Casseroles and stews come into their own in winter. If you are looking for some more comfort food, try some of these dishes:

French, Coq au Vin with a twist, cooked in the slow cooker. An easy version of the chicken and red wine classic.

Want another slow cooker recipe using beef and Pinot Noir? Red Wine and Herb casserole is perfect for busy people.

Another great stew you can try from Greece is Drunken Pork (also using red wine). I see a trend here!

From Romania is a dish the whole family will love. Pork Goulash is beautifully spiced and the sour cream makes it true comfort food.

And, from Turkey, comes Sultan’s Delight, made with lamb and paired with smoky eggplant. It’s a gorgeously rich and satisfying meal. It could become your new best friend.

Beef Stifado
Beef Stifado
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Here is a simple, classic Greek/Cypriot stew. Beef, marinated overnight with easily sourced ingredients, and then slow cooked with salad onions and tomatoes. Beef may be replaced with rabbit or lamb. Or cut out the meat and use portobello mushrooms.
Servings Prep Time Cook Time Passive Time
6people 10minutes 2 1/2hours 12hours
Servings Prep Time
6people 10minutes
Cook Time Passive Time
2 1/2hours 12hours
Ingredients
Servings: people
Units:
Ingredients
Servings: people
Units:
Instructions
  1. Make the marinade first. In a mortar, add juniper berries, ground cloves, fennel seeds and salt. Pound. Then add the garlic and pound again until well combined. Remove paste to a bowl, large enough to hold all of the meat. Add remaining marinade ingredients and stir well to combine. Finally, add the beef and stir well to ensure all of the beef is well coated with marinade. Refrigerate overnight.
  2. In a large, heavy-based saucepan or flame-proof casserole dish, over a medium heat, add the olive oil. Add the quartered salad onions and cook until golden all over and starting to caramelize. Then add the meat and marinade, tomato paste and chopped tomatoes. Add enough cool water to barely cover the stifado. Bring slowly to the boil, then simmer for 2 hours. Check for seasoning about half way through.
  3. Serve over orzo (traditional) or rice or mashed potatoes. Accompany with a village salad.
Recipe Notes
Try this classic taverna dish from Cyprus and Greece. Slow cooked beef makes a really flavorful stew. Gluten free,daity free, paleo and vegetarian option available. www.compassandfork.com
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18 Responses

  1. I adore authentic Greek food, the flavors in this sound wonderful!

    • Editor
      |

      The flavors are great in this dish. It is hard to stop at 1 serve.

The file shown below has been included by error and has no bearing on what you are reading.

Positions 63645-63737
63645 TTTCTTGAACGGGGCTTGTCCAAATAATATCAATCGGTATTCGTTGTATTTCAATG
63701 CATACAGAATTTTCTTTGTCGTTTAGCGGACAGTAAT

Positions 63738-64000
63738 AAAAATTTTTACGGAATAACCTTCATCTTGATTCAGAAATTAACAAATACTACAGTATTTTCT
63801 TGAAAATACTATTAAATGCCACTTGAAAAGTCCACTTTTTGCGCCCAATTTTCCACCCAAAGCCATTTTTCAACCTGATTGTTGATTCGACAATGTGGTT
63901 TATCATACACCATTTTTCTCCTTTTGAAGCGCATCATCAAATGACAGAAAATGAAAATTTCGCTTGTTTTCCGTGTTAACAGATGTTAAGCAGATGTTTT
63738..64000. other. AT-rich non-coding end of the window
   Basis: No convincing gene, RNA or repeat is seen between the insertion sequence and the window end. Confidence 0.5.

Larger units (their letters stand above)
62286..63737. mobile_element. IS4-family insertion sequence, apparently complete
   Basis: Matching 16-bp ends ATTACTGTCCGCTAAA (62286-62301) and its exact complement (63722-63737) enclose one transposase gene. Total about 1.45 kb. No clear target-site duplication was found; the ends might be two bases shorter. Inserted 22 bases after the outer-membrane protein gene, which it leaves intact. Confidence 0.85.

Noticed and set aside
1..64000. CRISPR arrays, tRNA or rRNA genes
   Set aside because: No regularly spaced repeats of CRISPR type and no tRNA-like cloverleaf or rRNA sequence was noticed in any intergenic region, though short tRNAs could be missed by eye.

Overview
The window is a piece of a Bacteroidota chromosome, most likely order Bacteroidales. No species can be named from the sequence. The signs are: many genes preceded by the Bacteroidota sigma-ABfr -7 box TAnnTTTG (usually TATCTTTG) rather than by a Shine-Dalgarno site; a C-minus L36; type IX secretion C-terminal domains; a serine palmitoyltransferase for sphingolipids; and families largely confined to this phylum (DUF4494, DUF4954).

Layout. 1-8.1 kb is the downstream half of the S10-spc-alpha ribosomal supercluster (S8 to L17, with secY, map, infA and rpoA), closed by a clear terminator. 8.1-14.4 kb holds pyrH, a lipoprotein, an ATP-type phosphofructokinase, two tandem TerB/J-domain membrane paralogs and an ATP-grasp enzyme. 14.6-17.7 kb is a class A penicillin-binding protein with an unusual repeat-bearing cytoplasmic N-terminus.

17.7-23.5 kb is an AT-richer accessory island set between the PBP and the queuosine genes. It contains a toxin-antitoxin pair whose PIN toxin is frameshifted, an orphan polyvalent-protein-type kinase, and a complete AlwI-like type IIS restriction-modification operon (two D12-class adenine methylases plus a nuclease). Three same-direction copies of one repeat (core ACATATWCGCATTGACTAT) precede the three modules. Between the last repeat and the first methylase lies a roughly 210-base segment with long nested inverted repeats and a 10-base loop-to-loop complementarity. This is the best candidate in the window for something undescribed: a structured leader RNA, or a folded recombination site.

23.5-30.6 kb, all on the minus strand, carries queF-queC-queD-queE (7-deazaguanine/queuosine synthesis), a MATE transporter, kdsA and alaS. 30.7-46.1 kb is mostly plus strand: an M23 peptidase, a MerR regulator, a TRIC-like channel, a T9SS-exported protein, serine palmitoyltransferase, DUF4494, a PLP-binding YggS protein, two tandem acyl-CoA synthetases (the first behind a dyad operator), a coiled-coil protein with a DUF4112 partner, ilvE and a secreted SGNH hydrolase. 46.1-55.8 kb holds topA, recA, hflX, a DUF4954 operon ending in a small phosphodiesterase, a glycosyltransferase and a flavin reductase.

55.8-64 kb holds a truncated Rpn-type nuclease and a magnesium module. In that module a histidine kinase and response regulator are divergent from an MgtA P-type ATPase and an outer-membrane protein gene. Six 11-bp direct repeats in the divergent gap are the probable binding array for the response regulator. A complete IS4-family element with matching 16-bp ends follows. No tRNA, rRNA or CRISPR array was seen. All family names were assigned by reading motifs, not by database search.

2. Claudia | Gourmet Project
    | Reply

    Cyprus, Greece or Turkey? I’m in for all three cuisines! can’t wait to try this stifado 🙂

    • Editor
      |

      We loved the food in all 3 of those places. Stifado is a real classic and you can easily substitute out the beef.

  3. Peter L. Block
    | Reply

    I love stews and this feels very comforting. I really like how you share the geography of the dishes as well.

    • Editor
      |

      Thank you Peter. The geography and history is a bit of a hobby. I quite enjoy it.

  4. Annie @ Annie's Noms
    | Reply

    Beef that melts in the mouth? Yes please; that’s my favourite type of beef! This looks so full of flavour and delicious!

    • Editor
      |

      It was a very tasty dish, I must admit. The flavors are quite robust. Thanks for your comment.

  5. Christie
    | Reply

    I love all the savory spices like juniper and cinnamon. This is going to be one flavor dish and another destination to add to my “must visit” list.

    • Editor
      |

      It is very Greek. Full of attitude and Greek flavors. You’ll love Cyprus and Greece, they are great places to visit.

  6. Amy
    | Reply

    Simply gorgeous photos! This stew looks and sounds so good. I love trying new foods, so I’ll have to add this one to the list.

    • Editor
      |

      Amy, Thnaks for stopping by and commenting. It is a lovely recipe, hope you enjoy it.

  7. Kate @ VeggieDesserts
    | Reply

    Cypriot mezze sounds fantastic. I love this stifado – especially the juniper berries. They must add such a great extra dimension.

    • Editor
      |

      Kate, Yes the juniper berries add a lot of depth to the flavor. The food in Cyprus was most enjoyable. Eating is very social.

  8. Samara Thiessen
    | Reply

    I really want to try this — it looks SO good! Also looks relatively easy too which is PERFECT for my cooking skills 🙂

    • Editor
      |

      Samara, It is easy, but quite gourmet tasting at the end. I hope you enjoy it.

  9. Kit Graham
    | Reply

    I love slow cooked beef in a tomato sauce. I need to try this! I am sure it is wonderful over rice too.

    • Editor
      |

      Kit, Yes it would be great on rice as well. Let us know what you think.